How to close the revolving door
© Greg Nash

The political process is fraught with openings for interested parties to buy influence. Corporations often hire politicians who legislated on areas related to the company's interests. As one example, former Rep. Robert Andrews, Democrat from New Jersey. While in office, he chaired a House subcommittee handling pensions and helped design the Affordable Care Act. In May of 2014, Andrews abandoned his elected position and soon began lobbying on pension issues.

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Andrews exemplifies the phenomenon known as the "revolving door," where individuals move to and from government, business and interest groups. Ex-politicians are able to use their insider knowledge to benefit their new employer. The revolving door threatens one of the fundamental purposes of government: serving the general welfare. Legislators, like Andrews, often use the revolving door to advance their personal interests over the public's welfare. As long as government picks and chooses winners and losers, there will always be an incentive to exploit political connections.

Institutions, like a system of governance or a constitution, structure incentives in political systems. Different styles of governance may hasten or slow the revolving door. To determine how different forms of government affect the revolving door, we collected biographies of ex-legislators from Congress and the House of Commons (the elected house in the British Parliament) and found that the revolving door is five times more common in the U.S. than in the U.K.

Our preliminary explanation for this drastic difference is that the United Kingdom's system concentrates power into the hands of a small group of politicians, the Cabinet. The American governing style, however, grants power to many members of Congress to alter legislation. Fewer pressure points to use in Parliament means there are fewer people whom it is advantageous for businesses to lobby and may explain why we found fewer cases of the revolving door in the United Kingdom than in the United States.

One possible solution is a lifetime ban on legislators working in areas for which they wrote regulation while in office. However, effectively legislating on complex issues requires politicians with specialized knowledge of the field — knowledge usually found in members of the industry. A lifetime ban would therefore discourage people with the necessary understanding from becoming politicians and would result in less effective governance.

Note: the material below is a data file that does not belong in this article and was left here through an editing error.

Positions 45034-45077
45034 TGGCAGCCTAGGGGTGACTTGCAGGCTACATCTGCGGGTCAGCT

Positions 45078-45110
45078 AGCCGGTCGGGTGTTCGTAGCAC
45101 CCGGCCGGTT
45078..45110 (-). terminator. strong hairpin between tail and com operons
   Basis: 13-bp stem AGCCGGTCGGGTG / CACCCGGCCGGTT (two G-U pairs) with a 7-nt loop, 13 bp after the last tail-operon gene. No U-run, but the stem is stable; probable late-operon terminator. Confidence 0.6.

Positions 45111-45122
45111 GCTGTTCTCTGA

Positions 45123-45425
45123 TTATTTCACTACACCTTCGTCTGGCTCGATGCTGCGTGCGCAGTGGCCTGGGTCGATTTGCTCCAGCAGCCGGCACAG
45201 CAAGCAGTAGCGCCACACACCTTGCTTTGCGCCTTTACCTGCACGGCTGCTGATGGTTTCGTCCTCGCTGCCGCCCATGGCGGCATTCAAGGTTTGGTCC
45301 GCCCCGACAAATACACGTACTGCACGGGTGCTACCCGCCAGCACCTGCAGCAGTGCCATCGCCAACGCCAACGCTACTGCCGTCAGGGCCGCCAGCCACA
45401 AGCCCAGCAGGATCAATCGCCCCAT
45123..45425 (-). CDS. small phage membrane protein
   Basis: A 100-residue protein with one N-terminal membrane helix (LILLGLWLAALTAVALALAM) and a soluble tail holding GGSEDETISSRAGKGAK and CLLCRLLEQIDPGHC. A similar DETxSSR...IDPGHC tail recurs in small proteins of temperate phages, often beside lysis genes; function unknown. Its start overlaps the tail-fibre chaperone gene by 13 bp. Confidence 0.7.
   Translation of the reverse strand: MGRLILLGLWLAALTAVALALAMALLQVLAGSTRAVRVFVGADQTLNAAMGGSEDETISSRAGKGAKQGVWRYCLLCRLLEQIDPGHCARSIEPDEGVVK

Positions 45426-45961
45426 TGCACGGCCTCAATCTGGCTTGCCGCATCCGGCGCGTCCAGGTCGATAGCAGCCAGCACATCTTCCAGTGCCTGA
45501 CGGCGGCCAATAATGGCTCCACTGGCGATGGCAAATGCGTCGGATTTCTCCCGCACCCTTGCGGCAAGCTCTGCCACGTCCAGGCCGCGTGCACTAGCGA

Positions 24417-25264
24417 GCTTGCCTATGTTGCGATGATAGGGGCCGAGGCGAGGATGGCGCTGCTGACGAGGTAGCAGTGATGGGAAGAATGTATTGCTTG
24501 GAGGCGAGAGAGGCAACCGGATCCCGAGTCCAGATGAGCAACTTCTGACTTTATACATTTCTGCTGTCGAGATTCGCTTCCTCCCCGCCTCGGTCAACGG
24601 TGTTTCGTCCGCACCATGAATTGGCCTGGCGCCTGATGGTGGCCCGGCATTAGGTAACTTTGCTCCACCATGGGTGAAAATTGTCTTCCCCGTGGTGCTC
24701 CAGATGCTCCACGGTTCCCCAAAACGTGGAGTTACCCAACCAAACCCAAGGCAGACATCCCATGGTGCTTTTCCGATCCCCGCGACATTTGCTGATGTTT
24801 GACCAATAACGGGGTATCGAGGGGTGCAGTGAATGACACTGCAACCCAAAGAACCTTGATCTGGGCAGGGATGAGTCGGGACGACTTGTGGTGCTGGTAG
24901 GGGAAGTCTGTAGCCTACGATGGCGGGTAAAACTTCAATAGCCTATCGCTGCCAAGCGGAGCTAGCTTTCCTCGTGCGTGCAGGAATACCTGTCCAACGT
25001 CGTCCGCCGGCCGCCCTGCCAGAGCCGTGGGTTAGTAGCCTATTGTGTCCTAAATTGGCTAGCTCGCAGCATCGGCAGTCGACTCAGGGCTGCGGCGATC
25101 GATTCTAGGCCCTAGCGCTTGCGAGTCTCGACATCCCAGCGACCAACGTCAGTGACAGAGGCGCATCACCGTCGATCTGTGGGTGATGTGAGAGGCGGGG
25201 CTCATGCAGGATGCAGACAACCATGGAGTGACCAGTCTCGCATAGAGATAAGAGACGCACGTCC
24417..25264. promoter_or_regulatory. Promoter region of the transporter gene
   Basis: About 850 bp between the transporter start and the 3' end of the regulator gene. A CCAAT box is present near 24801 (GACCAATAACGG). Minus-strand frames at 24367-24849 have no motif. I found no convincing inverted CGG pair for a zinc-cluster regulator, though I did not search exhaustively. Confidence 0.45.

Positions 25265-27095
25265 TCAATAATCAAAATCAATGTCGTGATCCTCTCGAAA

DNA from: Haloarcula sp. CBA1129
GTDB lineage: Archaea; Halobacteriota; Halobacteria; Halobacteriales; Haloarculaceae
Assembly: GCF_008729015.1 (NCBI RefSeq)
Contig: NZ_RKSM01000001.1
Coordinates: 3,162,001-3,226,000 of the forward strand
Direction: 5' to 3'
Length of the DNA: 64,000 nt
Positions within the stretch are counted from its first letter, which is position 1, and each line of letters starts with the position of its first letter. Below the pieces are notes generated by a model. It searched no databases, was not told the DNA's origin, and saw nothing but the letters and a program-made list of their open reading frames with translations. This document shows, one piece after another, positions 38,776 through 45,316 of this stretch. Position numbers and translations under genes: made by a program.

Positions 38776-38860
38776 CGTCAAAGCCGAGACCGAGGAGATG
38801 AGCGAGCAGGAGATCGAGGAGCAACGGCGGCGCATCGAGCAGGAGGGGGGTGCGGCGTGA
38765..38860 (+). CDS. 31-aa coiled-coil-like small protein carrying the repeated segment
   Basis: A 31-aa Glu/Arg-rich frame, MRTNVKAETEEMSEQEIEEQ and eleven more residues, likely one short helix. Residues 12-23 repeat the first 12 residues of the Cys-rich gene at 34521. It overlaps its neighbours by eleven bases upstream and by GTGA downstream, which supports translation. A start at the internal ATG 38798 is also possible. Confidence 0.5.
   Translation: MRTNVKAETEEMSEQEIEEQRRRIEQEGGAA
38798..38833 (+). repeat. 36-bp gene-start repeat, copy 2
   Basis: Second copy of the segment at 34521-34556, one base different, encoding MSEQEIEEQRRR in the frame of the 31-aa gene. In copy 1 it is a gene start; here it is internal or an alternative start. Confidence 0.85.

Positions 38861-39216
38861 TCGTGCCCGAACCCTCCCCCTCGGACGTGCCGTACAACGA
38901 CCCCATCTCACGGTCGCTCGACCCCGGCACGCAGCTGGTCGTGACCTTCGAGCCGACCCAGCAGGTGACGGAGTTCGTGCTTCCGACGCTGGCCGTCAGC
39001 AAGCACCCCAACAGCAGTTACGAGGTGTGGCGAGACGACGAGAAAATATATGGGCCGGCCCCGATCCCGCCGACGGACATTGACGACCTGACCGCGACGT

Regulations in the United States require a cooling-off period for members of Congress. The timeout is intended to prevent the exploitation of political contacts. Well-intentioned as the rule may be, it has the sinister and unintended consequence of making lobbying less transparent and has created a practice known as "shadow lobbying," where politicians will not register as lobbyists but still found and run lobbying firms. Legally barred from directly lobbying politicians after leaving office, former members of Congress instead manage teams of lobbyists who use the reputation of their manager to gain access to congressional offices.

What both of these reforms fail to realize is the incentive problem at the heart of the revolving door. There will always be a powerful pull to use the coercive power of government for private advantage whenever and wherever government has the power to pick winners and losers by providing tax benefits or writing legislation that favors certain groups. Solving the problem means removing government from many of the areas it controls and rendering the political influence that Big Business purchases from retired politicians, like former Rep. Andrews, useless. Preventing political plunder is as simple as removing the power to plunder from the politicians.

Yonk is executive director of academics at Strata Policy. Smith is a student research associate at Strata Policy.